The cover was €10, which included a drink, so I got a beer. The entrance was street level but the club was one level down, and as soon as I sat down, I was pounced upon (figuratively) by two German strippers. It didn’t help that I was the only customer in there either. But the flirting began and so did the sales pitches. I even tried the “I only have U.S. Dollars” bit, but didn’t stop them, they probably would’ve accepted scratch off lotto tickets, if that’s all I had on me.
The girls here were far different than you would see in the U.S. The two in my face were in their 30’s, one was decent looking, but had a muffin top and the other almost fit the Eastern European/Russian mom stereotype; kind of thick, kind of stocky. I’d say that, once their looks fade, completely, these young ladies… well, ladies… well, women, definitely have a future in timeshare sales. They failed to work me for my cash, but not from lack of effort. They were trying to get me to go to the private area for €50, and then trying to get me to stick around for an hour for €200. I didn’t ask what all that included, but I can could only imagine the walk of shame that would have accompanied that poor decision. I finished my beer and on the way out was caught by an aggressive stripper at the door that grabbed my hand and was trying to get me to “have some fun.” After I gave a retort to every one of her advances, she either hit me with a “Fuck it, then,” or a “Fuck you, then.” My formal journalistic training tempted me to ask her to please repeat, so that I wouldn’t misquote her, but I didn’t. (Upon researching Munich strip clubs after the fact, I obviously went to the wrong club or at least on the wrong night.)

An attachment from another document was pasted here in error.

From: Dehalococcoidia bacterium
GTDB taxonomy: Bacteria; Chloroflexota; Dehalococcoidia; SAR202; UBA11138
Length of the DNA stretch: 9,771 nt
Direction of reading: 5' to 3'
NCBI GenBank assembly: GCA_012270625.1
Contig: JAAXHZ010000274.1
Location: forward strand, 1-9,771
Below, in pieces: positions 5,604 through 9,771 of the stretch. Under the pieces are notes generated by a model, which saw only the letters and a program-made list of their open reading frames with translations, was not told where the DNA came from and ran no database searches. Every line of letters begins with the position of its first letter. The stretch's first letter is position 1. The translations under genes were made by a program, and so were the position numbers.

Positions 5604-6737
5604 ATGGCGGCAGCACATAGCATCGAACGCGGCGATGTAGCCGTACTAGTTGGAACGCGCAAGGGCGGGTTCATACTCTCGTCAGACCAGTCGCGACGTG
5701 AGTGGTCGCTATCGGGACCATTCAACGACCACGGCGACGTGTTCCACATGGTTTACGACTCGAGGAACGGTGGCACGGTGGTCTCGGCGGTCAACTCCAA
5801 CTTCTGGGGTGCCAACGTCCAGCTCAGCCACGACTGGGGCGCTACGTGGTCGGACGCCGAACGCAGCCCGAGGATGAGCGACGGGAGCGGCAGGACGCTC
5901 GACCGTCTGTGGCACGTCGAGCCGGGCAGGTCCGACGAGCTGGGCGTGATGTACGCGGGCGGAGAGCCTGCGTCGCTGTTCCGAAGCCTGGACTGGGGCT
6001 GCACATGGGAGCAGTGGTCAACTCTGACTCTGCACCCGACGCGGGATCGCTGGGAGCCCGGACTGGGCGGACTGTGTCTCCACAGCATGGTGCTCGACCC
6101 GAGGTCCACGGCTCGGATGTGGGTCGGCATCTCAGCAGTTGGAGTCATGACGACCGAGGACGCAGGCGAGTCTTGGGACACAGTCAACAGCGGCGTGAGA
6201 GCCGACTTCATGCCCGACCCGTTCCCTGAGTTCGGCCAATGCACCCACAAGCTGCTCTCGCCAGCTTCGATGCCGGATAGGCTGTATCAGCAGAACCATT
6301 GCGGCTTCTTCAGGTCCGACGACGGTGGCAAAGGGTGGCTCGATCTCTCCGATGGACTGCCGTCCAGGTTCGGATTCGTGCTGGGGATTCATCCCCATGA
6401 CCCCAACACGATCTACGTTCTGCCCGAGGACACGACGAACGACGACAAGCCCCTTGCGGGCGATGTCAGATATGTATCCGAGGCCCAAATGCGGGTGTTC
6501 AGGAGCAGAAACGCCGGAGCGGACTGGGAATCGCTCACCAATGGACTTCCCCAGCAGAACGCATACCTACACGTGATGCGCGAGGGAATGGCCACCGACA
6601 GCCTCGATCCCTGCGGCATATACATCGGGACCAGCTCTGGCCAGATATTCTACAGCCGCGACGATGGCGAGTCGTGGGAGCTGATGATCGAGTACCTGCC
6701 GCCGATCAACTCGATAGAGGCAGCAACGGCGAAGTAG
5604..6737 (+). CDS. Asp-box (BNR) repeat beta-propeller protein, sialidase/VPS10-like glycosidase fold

By this time, I had been up for a while, and decided that I had had enough of the nightlife. I tapped out by about 2:30 a.m. Back to the train and to the airport, to wait out the rest of my layover. Sleeping with your bag in an airport surrounded by strangers was not the move, so I roughed it until they opened security and I could pass through and go get some breakfast and coffee.
Bonus Coverage: The flight was about 40 minutes late leaving, due to the weather, so I was worried about my connecting flight in Frankfurt. I got off the plane in Frankfurt at 9:40, but my flight to Dallas left at 9:50. I’m already preparing myself mentally for a longer than planned stay in Germany, at this point. I arrived in terminal A and my departing flight was at gate Z-69 (the absolute last gate at the far end of the terminal), and I still had to go through Customs. So here I am, running as best I can with a camera around my neck, a heavy backpack on my back, in heavy winter attire, sweating, lungs burning. I kept thinking that Frankfurt must have a higher elevation and that’s why I was struggling to catch my breath, but come to find out that it’s lower than my hometown of Dallas, and the issue was that I need to get my cardio game up. Thankfully Lufthansa was holding the flight for me, the last person to board the plane, as they were aware that their other flight I was on was late.
I actually liked Munich more than Vienna. It seemed more modern and there was just a better vibe, for whatever reason. The degree of difficulty of maneuvering around the city was higher because it seemed less English friendly, but that may have just been my perception, but even with my small window of time there, I do #COSIGN visiting Munich, Germany.